Workplace violence can range from insubordination to acts of physical aggression that harms people and property. A frustrated employee may deal with perceived workplace injustice using violence when they feel it is the only way out.
Are there patterns or factors associated with violence in the workplace? Yes!
Experts agree that there are signs, things one can see and hear that point to a need to give strict attention to preventive measures.
Individuals that seek to avenge their feelings of injustice always give off warning signs . It is rare that someone just snaps into destructive behavior. Violence usually erupts when the employee is convinced that no other solution is available.
An employee who is emotionally upset at work is three times more likely to commit violence if they are using drugs or alcohol. Most importantly, a history of violence (domestic or workplace) is a good predictor of a person’s likelihood to resort to future violence to deal with stress.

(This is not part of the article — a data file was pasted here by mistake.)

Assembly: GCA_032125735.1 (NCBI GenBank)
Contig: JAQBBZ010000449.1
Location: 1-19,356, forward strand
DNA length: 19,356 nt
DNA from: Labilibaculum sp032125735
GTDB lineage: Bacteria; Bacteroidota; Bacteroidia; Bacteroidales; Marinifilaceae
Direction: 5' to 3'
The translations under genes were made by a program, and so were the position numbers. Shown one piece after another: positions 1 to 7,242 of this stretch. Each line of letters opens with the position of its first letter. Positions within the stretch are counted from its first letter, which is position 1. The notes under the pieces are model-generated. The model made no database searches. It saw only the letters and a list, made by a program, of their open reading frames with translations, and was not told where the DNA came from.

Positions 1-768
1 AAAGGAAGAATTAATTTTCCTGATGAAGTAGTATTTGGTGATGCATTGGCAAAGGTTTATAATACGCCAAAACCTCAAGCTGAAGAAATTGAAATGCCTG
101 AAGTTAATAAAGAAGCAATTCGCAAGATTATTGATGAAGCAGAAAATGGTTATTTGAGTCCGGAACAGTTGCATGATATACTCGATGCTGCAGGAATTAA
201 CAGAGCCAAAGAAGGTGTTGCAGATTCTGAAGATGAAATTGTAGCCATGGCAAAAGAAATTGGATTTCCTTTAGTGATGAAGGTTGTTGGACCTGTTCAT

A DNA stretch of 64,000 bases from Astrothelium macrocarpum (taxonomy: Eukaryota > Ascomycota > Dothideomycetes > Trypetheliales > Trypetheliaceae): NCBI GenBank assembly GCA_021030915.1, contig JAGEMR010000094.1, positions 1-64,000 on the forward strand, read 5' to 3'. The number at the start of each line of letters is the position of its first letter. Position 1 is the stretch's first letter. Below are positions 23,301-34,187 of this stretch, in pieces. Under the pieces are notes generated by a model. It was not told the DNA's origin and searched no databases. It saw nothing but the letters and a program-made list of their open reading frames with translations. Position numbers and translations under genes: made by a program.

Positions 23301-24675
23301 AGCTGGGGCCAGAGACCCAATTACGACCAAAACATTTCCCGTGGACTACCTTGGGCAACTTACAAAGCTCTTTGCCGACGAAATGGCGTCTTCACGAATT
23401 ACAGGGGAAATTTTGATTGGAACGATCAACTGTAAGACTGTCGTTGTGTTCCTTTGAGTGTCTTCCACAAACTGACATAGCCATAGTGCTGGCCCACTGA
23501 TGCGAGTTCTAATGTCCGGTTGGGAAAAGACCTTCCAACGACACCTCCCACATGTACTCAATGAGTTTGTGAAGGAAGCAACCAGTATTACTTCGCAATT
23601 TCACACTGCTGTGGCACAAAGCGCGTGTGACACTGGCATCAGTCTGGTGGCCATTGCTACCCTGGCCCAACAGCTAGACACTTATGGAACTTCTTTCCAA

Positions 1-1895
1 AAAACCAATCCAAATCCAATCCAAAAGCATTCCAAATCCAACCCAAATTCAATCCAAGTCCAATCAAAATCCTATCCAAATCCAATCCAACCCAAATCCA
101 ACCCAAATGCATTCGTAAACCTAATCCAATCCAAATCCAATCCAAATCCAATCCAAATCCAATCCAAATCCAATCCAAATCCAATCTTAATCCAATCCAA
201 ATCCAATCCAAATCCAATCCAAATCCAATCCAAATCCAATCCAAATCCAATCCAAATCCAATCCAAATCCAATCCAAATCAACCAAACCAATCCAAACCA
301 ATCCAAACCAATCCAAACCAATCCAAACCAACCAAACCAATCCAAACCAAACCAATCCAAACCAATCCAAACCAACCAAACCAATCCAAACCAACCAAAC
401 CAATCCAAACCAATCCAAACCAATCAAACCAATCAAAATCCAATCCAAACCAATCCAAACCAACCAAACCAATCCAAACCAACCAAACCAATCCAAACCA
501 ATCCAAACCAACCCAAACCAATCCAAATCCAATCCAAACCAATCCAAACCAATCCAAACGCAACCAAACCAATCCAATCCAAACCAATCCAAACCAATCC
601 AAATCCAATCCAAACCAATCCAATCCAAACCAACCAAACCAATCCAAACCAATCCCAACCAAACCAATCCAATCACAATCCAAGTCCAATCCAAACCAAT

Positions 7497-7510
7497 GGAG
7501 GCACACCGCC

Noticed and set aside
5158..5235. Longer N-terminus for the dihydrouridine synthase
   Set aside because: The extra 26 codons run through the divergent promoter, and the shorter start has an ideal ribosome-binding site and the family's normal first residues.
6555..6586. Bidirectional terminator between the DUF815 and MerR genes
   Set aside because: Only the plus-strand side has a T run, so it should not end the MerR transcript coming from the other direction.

Here are some markers of a potentially violent employee taken from Marianne Minor’s book Preventing Workplace Violence. She recommends that if a person hits at least three of the following markers, one should take definitive steps to monitor and contain them:
- Frequent absenteeism
- Angry outbursts
- Sullen withdrawal
- Substance abuse
- Extreme disorganization
- Serious family problems
- Serious financial problems
- Ominous threats
- Intimidation of others
- Romantic obsession/stalking
- History of violent behavior before or after current employment
- Obsessive involvement with job, with few outside interests
- Discussion of weapons or carrying of concealed weapon
- Increased frequency or intensity of above behaviors
Minor, M. (1995). Preventing workplace violence: Positive management strategies. Menlo Park, CA: Crisp Publications.
Miller, L. (2008). From difficult to disturbed: Understanding and managing dysfunctional employees. New York: AMACOM/American Management Association.